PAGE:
Jane Fonda used to live ''like a double image'' in order to ''fit in''.

The 81-year-old actress has admitted she spent most of her life living two lives, because she didn't want anyone to see ''who [she] really was'', as she thought it would make people - especially potential partners - wary of her.

She said: ''For the bulk of my life, I would say up until my seventies, I spent my life like a double image, like a double exposure. As an adolescent, in order to fit in, I made sure no one - especially boys or men - could see who I really was; that I could get really angry, that I could not be pretty, that I could be tough. I went through life not whole.''

But since splitting from third husband Ted Turner in 2001, the 'Grace and Frankie' star says she no longer worries what other people think of her, and although she has been in romances since her last divorce, she isn't focused on love any more because being with a man makes her ''give up'' herself.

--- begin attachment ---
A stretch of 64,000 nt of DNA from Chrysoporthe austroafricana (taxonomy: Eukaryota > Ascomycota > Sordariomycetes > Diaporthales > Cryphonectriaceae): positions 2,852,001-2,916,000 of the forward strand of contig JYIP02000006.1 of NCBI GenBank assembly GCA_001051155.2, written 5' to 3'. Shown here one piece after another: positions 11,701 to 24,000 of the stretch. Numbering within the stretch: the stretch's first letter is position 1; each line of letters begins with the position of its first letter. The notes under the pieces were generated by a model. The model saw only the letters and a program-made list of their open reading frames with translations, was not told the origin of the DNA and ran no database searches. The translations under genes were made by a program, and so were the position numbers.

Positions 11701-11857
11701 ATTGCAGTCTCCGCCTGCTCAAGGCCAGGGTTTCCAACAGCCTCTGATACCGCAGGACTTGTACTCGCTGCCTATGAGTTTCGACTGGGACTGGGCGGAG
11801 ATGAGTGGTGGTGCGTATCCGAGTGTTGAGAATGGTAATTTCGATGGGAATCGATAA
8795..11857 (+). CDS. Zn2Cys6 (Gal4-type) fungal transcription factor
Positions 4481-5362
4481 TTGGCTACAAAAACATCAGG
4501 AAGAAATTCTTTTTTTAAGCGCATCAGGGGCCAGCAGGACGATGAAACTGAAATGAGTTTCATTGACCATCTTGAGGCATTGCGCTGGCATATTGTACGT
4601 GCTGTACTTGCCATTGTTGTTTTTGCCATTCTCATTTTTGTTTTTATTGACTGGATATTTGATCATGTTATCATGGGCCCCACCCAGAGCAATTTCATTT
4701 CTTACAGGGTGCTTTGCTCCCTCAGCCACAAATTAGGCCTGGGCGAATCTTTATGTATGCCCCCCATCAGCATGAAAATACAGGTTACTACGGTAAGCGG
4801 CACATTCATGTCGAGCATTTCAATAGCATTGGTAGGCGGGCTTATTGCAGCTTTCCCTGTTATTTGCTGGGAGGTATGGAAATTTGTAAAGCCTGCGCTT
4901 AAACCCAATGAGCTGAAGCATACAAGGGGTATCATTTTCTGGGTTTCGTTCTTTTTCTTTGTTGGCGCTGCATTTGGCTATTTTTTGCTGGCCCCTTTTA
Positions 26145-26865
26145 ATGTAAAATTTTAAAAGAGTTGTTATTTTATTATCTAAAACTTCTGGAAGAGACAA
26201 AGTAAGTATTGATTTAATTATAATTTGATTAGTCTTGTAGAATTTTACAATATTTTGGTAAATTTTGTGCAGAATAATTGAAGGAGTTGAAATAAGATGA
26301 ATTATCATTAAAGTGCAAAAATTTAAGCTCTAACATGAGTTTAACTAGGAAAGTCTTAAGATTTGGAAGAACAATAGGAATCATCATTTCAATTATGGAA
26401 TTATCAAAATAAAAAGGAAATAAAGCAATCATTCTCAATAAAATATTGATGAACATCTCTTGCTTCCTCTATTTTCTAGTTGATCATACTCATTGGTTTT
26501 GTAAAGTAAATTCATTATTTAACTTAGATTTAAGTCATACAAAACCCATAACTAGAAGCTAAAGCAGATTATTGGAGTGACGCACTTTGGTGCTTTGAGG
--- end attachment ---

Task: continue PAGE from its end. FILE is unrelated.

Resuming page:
She added: ''When I left Ted, I could feel myself moving back into myself. That is the main thing about the third act as I'm living it. I am no longer a double image. I had several serious relationships after [Ted], but ... I realise I can never overcome it. That when I'm with a man, I give up myself.''

Jane - who has 51-year-old adopted daughter Mary Luana, 50-year-old daughter Vanessa with her first husband Roger Vadim, and 45-year-old son Troy with second spouse Tom Hayden - also opened up on her health battles, admitting she has had ''a lot of cancer'' throughout her life.

She said: ''I've had a lot of cancer. I was a sun-worshipper. When I have a day off, I frequently go to my skin doctor and have things cut off me by a surgeon.''

The 'Barbarella' actress also suffers from osteoporosis - which causes bones to become weak and brittle - but says she manages with the condition because she can just ''get a new'' bone when she needs one.

Speaking to British Vogue's May issue, Jane - who has previously had both hip and knee replacements - said: ''The fact that I hurt a lot - my body hurts - is a surprise to me, and it's not because of all that working out. It's genetic. My father had it, my brother had it. Your cartilage disappears and then it's bone on bone, and then 'Ow.' But we live in a time where you can just get a new one.''